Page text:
The Twins have been letting a lot of winnable games slip away. In terms of what they can do to change that, "improved relief pitching" ranks decidedly second behind "hitting better." But the latter, for now, simply needs to work itself out. The lineup is what it is.
The bullpen is more amorphous and fluid. Relief hierarchies are often shifting and – as we've seen – certain spots can be seen as interchangeable. The Twins have been churning through relievers at a high rate with two main goals: keeping fresh arms available to consume innings, and uncovering hidden gems to elevate into bigger roles.
The latter focus is growing more urgent as attrition and tribulation strike Minnesota's late-inning stable. While Jhoan Duran and Jorge López have generally been rock solid, stability is elusive elsewhere.
Griffin Jax is continually fumbling in the bag in big spots. Caleb Thielbar and Jorge Alcalá are on the injured list. Emilio Pagán is ... Emilio Pagán.
The Twins are experiencing an early payoff with one of their sleeper gambles, as Brock Stewart blossoms into a high-leverage performer. They're hoping they've got something in José De León, too, but the jury's still very much out there.
Having already spent those two bullets, what's left? Between the waiver claims, prospects, and wild cards, here are eight internal candidates to join the bullpen, in order of how appealing they are at this moment:
1. Oliver Ortega, RHP
The Twins claimed Ortega off waivers from the Angels in January, then DFA'ed him four days later, outrighting him to Triple-A after he went unclaimed. A nifty bit of roster maneuvering, and the result is that Ortega stands ready in the minors as a 26-year-old with considerable big-league experience.
In his first appearance for the Saints, on April 2nd, Ortega gave up two runs in one inning. Then, he spent a month on the injured list. Since being activated on May 3rd, he has allowed zero runs on three hits in 7 ⅓ innings.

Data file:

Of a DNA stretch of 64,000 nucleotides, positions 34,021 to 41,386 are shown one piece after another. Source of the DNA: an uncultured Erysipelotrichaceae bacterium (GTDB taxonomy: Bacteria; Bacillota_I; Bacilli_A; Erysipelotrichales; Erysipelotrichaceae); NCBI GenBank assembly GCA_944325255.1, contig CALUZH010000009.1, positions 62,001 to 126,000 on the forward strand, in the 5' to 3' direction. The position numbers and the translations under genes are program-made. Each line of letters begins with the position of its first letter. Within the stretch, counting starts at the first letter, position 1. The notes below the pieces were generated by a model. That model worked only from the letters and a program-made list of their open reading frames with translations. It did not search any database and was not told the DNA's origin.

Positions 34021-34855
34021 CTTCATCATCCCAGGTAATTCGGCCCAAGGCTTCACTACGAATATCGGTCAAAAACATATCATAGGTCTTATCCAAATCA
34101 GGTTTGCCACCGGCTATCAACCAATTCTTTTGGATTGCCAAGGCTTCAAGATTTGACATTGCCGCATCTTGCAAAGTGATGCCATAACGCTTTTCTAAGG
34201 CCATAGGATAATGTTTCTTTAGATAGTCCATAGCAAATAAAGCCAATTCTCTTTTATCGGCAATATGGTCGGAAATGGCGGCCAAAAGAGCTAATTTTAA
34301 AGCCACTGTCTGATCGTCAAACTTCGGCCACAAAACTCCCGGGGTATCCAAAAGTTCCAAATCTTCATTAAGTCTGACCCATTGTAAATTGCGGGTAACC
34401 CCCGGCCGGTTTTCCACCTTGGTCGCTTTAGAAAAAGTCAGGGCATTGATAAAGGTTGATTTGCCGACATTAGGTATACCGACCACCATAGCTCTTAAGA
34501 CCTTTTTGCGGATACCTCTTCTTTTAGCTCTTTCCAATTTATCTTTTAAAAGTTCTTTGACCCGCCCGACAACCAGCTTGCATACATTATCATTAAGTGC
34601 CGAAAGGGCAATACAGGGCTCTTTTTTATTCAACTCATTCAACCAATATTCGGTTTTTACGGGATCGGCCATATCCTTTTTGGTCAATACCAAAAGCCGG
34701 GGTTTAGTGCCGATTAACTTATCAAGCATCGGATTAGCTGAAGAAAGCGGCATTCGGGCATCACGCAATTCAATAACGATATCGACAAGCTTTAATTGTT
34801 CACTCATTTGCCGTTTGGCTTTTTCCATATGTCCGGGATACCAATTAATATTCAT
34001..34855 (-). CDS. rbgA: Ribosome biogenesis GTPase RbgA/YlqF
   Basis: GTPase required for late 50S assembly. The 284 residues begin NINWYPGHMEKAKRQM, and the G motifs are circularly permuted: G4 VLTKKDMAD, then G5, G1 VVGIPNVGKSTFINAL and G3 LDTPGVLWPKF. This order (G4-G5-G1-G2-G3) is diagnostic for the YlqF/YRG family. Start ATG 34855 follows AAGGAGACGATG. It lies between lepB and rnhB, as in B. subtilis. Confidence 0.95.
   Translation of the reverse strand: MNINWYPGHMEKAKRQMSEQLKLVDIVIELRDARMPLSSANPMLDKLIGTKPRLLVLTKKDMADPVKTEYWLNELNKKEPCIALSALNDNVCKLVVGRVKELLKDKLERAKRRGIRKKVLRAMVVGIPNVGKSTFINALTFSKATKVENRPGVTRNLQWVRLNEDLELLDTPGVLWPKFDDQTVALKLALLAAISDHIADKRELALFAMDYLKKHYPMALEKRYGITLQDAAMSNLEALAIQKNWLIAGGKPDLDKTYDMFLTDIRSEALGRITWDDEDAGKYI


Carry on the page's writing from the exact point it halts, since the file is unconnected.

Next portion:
I'm not sure how much upside Ortega really offers – a Stewart-esque emergence is probably wishful thinking – but he throws hard and he's a solid piece of established depth. Last year with the Angels he posted a 3.71 ERA in 34 innings. The Twins would need to make room to re-add him to the 40-man roster.
2. Jordan Balazovic, RHP
Balazovic's comeback campaign got off to a rocky start in spring training, but now – after a slight delay – it does seem to be coming together. The big righty has looked very good at Triple-A, registering a 3.18 ERA and 12.3 K/9 rate in 22 ⅔ innings. He has allowed 17 hits and only two home runs.
His usage has been interesting. After building up at first with some short-burst outings, the Twins have basically stretched Balazovic out to the point where he's throwing 75 pitches and 3-to-4 innings each fifth or sixth day as a general cadence. They're clearly not grooming him for a traditional starting role, but Balazovic could easily enter the fold as a multi-inning power arm, which has immense value in today's game.
Of course, that's putting the cart before the horse. We're talking about a month's worth of good performance from a pitcher who struggled mightily in Triple-A throughout last year. But before that, he was widely viewed as the Twins' best pitching prospect. At 24, he looks ready, and since he's already on the 40-man roster it's a simple logistical arrangement..
With his outstanding performance in St. Paul, Balazovic may be punching his ticket to the majors. (And yes, as always, the pun was intended.)
3. Brent Headrick, LHP
By now Headrick is familiar – he's made a strong impression as an out-of-nowhere 40-man roster addition during the offseason who splashed onto the scene in April with some very strong long-relief outings.
There's much to like about Headrick. He's handled everything that's been thrown at him with aplomb, rising from Single-A to the majors in a seamless flurry. He's got legitimate bat-missing stuff from the left side – especially valuable with Caleb Thielbar down and Jovani Moran failing to inspire confidence.